Niveus Private Academy is an elite private school, where their students get the best start to life that money can buy. Chiamaka and Devon are the only two black kids at the school, but they couldn’t be more different, one who plays the game at being the most popular and succeeds, the other a quiet musician who just wants to keep his head down and get a scholarship. When an anonymous texter starts sending their secrets to everyone in school, they threaten to ruin everything.
Growing up, I realized quite quickly that people hate being called racist more than they hate racism itself.
Ace of Spades is an anxiety inducing thriller, exploring institutional racism and homophobia. It says a lot about how strong a debut this is that I kept on reading despite not really liking one of the main characters that much, and it’s not a comforting read in the slightest.
Chiamaka is at the top of the social hierarchy, doing whatever it takes to come out on top. Devon is a talented musician who doesn’t come from money, his mother sacrificing whatever she can to ensure her son climbs out of their poor neighbourhood. They decide to team up when it looks like they are the main targets of Aces.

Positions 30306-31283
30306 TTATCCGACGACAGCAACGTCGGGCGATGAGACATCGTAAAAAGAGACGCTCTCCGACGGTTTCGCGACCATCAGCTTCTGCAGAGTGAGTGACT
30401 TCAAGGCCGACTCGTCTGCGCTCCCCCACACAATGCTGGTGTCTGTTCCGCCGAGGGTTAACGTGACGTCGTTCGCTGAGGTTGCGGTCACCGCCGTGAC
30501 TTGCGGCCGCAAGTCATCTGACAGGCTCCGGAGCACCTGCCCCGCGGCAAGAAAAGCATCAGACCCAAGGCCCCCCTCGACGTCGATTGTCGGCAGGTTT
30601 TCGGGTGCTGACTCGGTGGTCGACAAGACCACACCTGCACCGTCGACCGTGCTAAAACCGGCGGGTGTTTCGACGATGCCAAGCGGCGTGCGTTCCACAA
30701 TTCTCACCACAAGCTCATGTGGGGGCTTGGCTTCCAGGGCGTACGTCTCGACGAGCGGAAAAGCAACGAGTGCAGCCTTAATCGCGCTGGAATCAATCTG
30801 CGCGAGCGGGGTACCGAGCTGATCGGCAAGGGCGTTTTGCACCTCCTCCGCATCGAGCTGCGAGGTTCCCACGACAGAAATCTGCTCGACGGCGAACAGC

It takes them quite a while to come to the conclusion that they are being targeted because of their race. I guess they have made the point that the school has never felt racist before, and there is one reveal that throws them off the scent, but I felt this was the big elephant in the room for quite a while.
Devon is gay and the guy he’s seeing is in the closet, and would very much not want his gang to know about it. This was quite a sad storyline as it was clear he had feelings for Devon, but he had his own internalised homophobia. With the texts revealing Devon’s private life to everyone, this causes him trouble back home.
I hate how they have the power to kill my future, kill me. They treat my Black skin like a gun or a grenade or a knife that is dangerous and lethal, when really it’s them. The guys at the top powering everything.
Chiamaka has a guilty secret too, one that could make all her academic success mean nothing if it gets out. There is a part of me that wants to think the reveal is unrealistic, but I can believe certain groups doing what they did. There are people out there who spend a lot of time on their hate… It certainly drives home a hard point, one that can be hard to confront as a white person.
20 Books of Summer #3
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